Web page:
My bio is different than many artists as I had no formal art classes until I took a painting class in my late 40’s. Since my mother was an artist and people were always telling me I had an “eye for artistic things”, my feeling was a medium existed that would allow me to express myself artistically in a way satisfying both to me and others. Painting was close, but woodturning is it!

My earliest interests had always been financially related. I started following the market at age 8, because my father had an interest in it.  At the time Getty Oil sold for over $3000 per share and that somehow was very intriguing to me, as most others stocks sold for less than $100 per share.

So I ended up going to business school and could not wait to get to “Wall Street”. At age 19 I started working part time at a brokerage firm while going to school. My fascination with the market took off from there. Over the course of my career I was a corporate finance and research analyst, institution stockbroker and founder of an investment advisory firm, which I sold before moving to Montana in 1999 and basically  retiring.

In retirement I returned to my fascination in wood and began a series of different wood related activities ranging from furniture refinishing and repair to building rustic furniture to ultimately woodturning, which is the probably the last stop, as I enjoy it so much. Woodturning in the last 30 years has changed dramatically in its use. Once used primarily for making household and industrial products, woodturning has taken on nearly unlimited reaches of creativity. One has only to read current woodturning magazines to see the changes. Pieces are now done that are both concentric and eccentric in shape, painted or not. It never ceases to amaze me the lengths people will go to take creativity to the next level. For myself, turning basic forms and letting the wood express itself is enough.


11 thoughts on “Bio

    Judie and Dick Greenman said:
    April 8, 2010 at 3:16 AM

    Ron, Great to see you and go to Joe T’s..Really enjoyed looking at your website and now having seen pictures of Montana we will be checking our calendar to see when we can make a reservation at “Three Bears”

    We can bring our own shovel..Also have previous skills in a barn..Judie even has a pair of “muck” boots..

    C U Soon…

      threebearsturner responded:
      April 9, 2010 at 2:08 AM

      Dick and Judy, we are always looking for experienced hands that work for meals only. Sounds like a great opportunity to exploit you both! Look forward to your visit.

    Michael Zacharisen said:
    February 13, 2014 at 4:56 PM

    Beautiful and stunning wood pieces. Very impressive and unique!

    Heather Broadhead said:
    May 2, 2015 at 4:12 AM

    These are amazing, beautiful pieces of art! Thanks for sharing your site with me.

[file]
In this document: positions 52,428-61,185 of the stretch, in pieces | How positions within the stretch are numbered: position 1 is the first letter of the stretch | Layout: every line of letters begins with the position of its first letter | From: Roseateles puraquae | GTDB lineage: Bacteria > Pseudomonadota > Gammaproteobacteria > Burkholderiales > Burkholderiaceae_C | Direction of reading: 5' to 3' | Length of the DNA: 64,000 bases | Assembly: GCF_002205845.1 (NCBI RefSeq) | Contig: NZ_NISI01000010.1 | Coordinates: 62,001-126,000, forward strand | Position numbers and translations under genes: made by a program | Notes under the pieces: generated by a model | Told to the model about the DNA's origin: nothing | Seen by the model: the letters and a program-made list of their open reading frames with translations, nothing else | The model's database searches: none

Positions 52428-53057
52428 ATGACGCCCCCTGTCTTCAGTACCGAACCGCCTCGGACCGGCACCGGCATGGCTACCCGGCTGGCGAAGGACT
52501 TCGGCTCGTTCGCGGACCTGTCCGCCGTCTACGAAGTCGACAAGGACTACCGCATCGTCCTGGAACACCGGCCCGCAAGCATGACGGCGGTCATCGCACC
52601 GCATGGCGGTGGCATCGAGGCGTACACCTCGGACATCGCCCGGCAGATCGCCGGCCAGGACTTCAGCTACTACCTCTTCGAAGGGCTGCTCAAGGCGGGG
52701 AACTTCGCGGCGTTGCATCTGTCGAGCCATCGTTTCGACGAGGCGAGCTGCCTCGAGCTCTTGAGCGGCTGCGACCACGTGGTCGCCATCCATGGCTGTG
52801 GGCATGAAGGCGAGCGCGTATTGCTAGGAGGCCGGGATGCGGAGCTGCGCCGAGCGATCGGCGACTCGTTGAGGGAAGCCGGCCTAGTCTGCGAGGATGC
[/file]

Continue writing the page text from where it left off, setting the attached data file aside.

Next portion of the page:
threebearsturner responded:
      May 17, 2015 at 2:06 AM

      I think I forgot to respond to your email. If I did it again does not hurt to say thanks for looking.

    Rob Roby said:
    February 15, 2016 at 1:21 AM

    Ron, I was “turned on” to your site by Linda and Jimmy C. As a fellow woodturner, I love the natural-edge and void laden pieces. Here in Indiana our wood choices vary quite a bit from what you find in the western states. That being said, any interesting and unusual wood, especially burls of any species, are what I look for. Keep up the splendid work!
    Rob Roby

      threebearsturner responded:
      February 15, 2016 at 1:55 AM

      Rob, thank you for your kind note. We just had a splendid visit from Jimmy and Lynda and got caught up on what we are all up to and the half truths supporting those stories! Jimmy had just finished some wonderful candelabras for us and were delivered during their visit and then they are off to Western Montana to see more friends. As to wood, the selection in Montana is pretty limited unless you enjoy pine and fir. However, on occasion a good burl shows up from a cottonwood, boxelder or lodgepole pine. But I tend to buy wood from either Oregon, Texas or Arizona as I enjoy manzanita, black or tan oaks and mesquites. I currently am working through a Texas osage shipment of about 3000 lbs. Take care, ron

    Rob Roby said:
    February 15, 2016 at 5:45 PM

    Rob, good to hear back so soon. We have a wealth of good woods here in southern Indiana. Hard maple, black cherry for natural-edge bowls, many kinds of oak and some boxelder and osage.. Always on the lookout for burls of any kind! On our next trip out west, we might be able to hook up.

    threebearsturner responded:
    February 15, 2016 at 6:10 PM

    Just give us a ring 406 582 8300

      Rob Roby said:
      February 15, 2016 at 9:50 PM

      Thanks. Will do.

    Stephanie & Jack Minteer said:
    March 14, 2016 at 5:43 PM

    The new neighbors feel very lucky to be so near such friendly creative, artistic, rare books, financial-legal folks. We may be a few years too late, but are looking forward to making up for lost time. Will keep our eyes peeled in for maple burls back in NH…Your work would impress even the NH Furniture Masters and juried League of NH Craftsmen turners.

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